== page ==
march" project?
    Since you mentioned "City Slickers", the movie that used such
    regrettable sexual stereotypes, I am somehow prompted to reply 
    "testosterone", which is about the same as "because it's there." 
    There are plenty of jobs that raise the 'why?' question. Under-
    ground mining, cowboying, logging, smoke jumping, jet fighting,
    submarining, even high-rise window washing all have serious draw-
    backs far beyond what you describe for software projects, and yet 
    all these have practitioners whose sense of self is linked to their
    profession.
    But if you really think that reasons are needed, here are a few:
     a. We think we learned so much in the last experience that it would
    be a waste to not find a project on which it could be applied.
     b. We know that some of our colleagues are going to be suffering, 
    and we don't mind doing our part to lessen their burden.
     c. It's like a lottery ticket -- despite the odds, we can imagine 
    the possibility of large rewards if we win big.
     d. The high level of urgency that arises during these difficult
    projects redistributes power to those who know how to resolve the
    crises, i.e., us, and we like power.
    > 2. If a colleague of yours was about to take on the task of man-
    aging a death march project, what is the ONE THING you would advise 
    him/her to do?
    Remember that the people who love him/her, love him/her for reasons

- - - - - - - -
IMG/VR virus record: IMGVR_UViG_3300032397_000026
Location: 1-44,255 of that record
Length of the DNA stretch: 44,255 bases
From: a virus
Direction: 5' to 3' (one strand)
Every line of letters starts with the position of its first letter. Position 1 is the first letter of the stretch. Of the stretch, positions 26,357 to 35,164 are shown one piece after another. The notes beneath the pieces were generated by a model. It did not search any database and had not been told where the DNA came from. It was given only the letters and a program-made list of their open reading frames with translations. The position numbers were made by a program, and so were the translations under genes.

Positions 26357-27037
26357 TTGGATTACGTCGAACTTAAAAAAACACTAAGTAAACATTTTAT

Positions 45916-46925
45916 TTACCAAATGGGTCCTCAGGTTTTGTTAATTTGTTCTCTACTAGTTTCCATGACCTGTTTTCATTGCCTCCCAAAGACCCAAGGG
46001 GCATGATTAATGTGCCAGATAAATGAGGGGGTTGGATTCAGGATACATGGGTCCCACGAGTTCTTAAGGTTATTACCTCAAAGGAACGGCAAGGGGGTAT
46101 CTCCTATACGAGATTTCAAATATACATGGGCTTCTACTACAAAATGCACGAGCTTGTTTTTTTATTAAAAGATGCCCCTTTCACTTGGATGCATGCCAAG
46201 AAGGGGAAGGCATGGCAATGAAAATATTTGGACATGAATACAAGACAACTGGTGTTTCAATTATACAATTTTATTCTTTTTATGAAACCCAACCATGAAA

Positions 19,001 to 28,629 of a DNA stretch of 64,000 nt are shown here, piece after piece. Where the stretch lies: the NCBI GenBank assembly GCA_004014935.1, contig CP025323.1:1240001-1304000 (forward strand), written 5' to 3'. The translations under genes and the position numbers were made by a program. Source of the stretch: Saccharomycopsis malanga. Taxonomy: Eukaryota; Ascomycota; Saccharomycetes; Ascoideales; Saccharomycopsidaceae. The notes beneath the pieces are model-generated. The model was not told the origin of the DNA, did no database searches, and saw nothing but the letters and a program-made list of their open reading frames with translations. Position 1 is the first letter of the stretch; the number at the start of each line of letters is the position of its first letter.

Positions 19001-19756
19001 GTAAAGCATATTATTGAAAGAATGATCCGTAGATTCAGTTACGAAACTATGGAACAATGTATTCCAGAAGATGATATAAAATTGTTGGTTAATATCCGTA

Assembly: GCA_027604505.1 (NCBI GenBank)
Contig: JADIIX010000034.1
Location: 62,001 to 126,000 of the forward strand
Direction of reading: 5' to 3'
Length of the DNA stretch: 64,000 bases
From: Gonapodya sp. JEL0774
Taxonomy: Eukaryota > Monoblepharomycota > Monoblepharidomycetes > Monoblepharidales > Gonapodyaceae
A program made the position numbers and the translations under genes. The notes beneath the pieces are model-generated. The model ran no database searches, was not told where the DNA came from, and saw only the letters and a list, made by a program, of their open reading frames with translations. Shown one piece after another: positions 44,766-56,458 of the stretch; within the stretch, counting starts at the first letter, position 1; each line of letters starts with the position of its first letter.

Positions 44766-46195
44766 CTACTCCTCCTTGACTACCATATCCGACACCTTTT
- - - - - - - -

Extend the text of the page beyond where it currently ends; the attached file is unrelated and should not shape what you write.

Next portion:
that have nothing to do with the project.
    > 3. Conversely: what is the ONE THING you would advise your col-
    league NOT to do, under any circumstances, when embarking upon such 
    a project?
    Since "this is the way it's been for a long time, and this is the 
    way it's gonna continue to be," don't try to work at a pace that you 
    can't sustain healthfully for a long time.
    Al
    
  1. From: David Maxwell, 100342,3620
    To: Ed Yourdon, 71250,2322
    Topic: Ed's new book project
    Msg #158991, reply to #158015
    Date: Mon, Jun 17, 1996, 4:53:16 AM
    Ed
    As I talked on another thread the other day, projects are like a 
    marriage. We tend to start of naiively and full of hopes and slowly
    as reality sets in, we have to reassess our expectancies within the 
    relationship. There are many reasons apart from *logic* that 
    attract people together into a marriage and it is the same case
    with projects. With a predominantly youthful workforce, it is 
    likely that the "death-march" project will occur again and again as
    a training ground for managers and developers alike. And, as I know 
    from personal experience, I often repeat the same mistake many 
    times before the penny drops.
    Niezche, the German philosopher in the last century said that 
    "society is governed by mediocrity". What he was presumably imply
    ing here is the central, conservative-stream will tend to dominate
    behaviour and control events. This central-stream is hell-bent 
    on preservation from the extremes and will draw the blinds on anything
    that threatens their positions. What we are really asking for in IT
    is a radical re-shaping of the way projects are managed, with open 
    vertical and horizontal communication.. and an openness to radical-
    ism. This is very threatening for the central core of the typical
    task, role, club organisational culture. An Organisation with a
    cuture of existentialism has a much better chance of developing
    good projest on a regular basis but these Organisations are still a 
    rarity.
    An old girl-friend of mine who is in a leading position in one of 
    the Major Business Schools regularly seeks advice from me as to how